I ended up having a fantastic raport with her GP who would ring me (I live 300miles away) to keep me in the loop and to discuss her care (I had been managing the medical side of things for her husband as I am a nurse). On a couple of occasions when it was all too much for me, her GP would pick up the baton for me as there were times when I felt out of my depth and not coping with decisions that had to be made.
If your dad will let hospice in, even in a small way, it might just make the world of difference in terms of support for you all.May 7, 2013 at 2:41 pm #71645
Dear turtle kid, I wouldn’t be surprise if all the things you mentioned are bringing Dad down. I think he made up his mind when he heard the prognosis. I think when Hosipce comes in they may win him over, he really does need them if for nothing else for pain control. When my husband was told the CC returned for the 3rd time, and he was 78, he asked the ONC what he would do and the ONC told him, “I would not put my father through anymore”. That really helped him make his decision for no Palliative Chemo. The ONC said 5 -6 more months and he was absolutely right on. But noone really knows, we don’t have expiration dates. Good luck with Hospice and please let us know. They will interview you and him and ask you what all you would like them to bring in. If I may suggest a hospital bed, they are more comfortable and have the side rails. If you can put it in the living room he won’t feel he has been put away somewhere. I had them bring a walker and later a wheelchair. He also had a commode but never used it. Having Hospice will free you up to a point where you are not so frazzeled and you can spend more quality time with him.May 7, 2013 at 1:35 pm #71644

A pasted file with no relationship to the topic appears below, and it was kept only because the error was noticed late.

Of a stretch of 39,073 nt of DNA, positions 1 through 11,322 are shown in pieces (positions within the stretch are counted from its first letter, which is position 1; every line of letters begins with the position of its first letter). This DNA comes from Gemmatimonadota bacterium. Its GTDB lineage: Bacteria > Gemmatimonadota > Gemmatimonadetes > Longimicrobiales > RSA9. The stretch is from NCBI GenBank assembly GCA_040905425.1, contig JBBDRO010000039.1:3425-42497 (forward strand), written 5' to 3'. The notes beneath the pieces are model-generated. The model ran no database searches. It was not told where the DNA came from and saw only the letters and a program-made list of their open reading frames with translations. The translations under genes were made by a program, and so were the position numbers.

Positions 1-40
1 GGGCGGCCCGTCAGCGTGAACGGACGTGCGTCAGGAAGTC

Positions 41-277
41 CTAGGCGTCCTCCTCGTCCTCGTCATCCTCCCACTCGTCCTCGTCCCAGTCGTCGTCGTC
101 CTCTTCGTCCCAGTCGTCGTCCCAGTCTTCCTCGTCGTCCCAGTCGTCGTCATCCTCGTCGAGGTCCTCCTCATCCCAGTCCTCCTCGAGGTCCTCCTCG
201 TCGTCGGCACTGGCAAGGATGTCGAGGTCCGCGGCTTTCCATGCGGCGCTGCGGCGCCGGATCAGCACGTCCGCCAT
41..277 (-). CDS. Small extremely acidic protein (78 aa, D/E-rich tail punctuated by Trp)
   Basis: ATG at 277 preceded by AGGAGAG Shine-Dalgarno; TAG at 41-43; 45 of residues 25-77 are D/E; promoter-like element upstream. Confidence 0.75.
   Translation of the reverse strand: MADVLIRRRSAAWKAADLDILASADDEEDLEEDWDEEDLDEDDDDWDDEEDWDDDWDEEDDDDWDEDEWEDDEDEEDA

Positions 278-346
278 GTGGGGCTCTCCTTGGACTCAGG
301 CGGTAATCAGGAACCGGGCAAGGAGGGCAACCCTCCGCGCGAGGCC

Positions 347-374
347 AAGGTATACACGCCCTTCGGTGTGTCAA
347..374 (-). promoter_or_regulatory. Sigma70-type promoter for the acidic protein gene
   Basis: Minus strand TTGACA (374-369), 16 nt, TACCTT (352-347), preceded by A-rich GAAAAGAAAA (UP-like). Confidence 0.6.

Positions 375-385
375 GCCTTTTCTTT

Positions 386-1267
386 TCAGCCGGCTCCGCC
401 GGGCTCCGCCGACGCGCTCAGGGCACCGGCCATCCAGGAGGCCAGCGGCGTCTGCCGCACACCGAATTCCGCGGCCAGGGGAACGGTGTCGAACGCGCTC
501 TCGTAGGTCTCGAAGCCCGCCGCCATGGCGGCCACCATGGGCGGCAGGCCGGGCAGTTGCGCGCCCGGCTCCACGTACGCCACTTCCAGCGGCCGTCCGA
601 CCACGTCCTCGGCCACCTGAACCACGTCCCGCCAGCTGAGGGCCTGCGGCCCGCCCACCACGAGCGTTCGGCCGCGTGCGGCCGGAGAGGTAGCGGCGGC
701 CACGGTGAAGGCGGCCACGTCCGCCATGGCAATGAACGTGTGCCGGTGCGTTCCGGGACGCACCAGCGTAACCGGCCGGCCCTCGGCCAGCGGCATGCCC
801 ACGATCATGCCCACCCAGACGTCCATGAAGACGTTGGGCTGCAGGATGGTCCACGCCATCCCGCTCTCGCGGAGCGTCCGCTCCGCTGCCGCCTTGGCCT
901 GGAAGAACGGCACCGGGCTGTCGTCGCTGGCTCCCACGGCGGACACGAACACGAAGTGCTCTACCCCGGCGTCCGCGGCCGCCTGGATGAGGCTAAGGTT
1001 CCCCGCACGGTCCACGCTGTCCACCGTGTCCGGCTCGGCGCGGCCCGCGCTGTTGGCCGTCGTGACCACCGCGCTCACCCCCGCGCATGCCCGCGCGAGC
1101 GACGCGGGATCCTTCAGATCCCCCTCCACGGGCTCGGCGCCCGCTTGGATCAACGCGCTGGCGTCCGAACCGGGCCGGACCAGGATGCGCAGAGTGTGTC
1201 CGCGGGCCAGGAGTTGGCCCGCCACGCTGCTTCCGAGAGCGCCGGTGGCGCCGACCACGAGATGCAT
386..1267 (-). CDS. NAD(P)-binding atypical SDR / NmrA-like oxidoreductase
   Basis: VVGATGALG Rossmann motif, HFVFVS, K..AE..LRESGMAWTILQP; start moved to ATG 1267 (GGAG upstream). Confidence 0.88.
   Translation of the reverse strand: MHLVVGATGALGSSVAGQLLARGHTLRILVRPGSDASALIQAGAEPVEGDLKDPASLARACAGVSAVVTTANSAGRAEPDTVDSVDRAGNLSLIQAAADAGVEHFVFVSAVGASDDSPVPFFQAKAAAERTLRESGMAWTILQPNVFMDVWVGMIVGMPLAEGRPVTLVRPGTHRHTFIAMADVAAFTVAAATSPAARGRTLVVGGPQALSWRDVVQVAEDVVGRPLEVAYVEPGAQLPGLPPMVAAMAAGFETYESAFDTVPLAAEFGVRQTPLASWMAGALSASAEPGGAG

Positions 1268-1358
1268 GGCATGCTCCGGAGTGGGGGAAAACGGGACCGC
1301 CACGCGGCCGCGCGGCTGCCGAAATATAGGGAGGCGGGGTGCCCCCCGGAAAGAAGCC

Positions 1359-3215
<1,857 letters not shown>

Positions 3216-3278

We are going to have the hospice talk with him again today. His energy is depleting so quickly now. I hope that he will choose to either have the stent replaced, or at the very least let hospice in. It is such an emotional struggle that I believe that having someone else come in will make it easier on us, and truly him in the long run. I guess without treatment, we can expect the timeline the doctors gave us to be pretty reliable? Seems like he was doing great, and now deteriorating quickly. I am just not sure if that is the CC or the jaundice/bile. Thanks again to everyone, prayers for all suffering, and prayers of thanks to those of you who reach out to others. truly a blessing!May 7, 2013 at 2:24 am #71643pamelaSpectator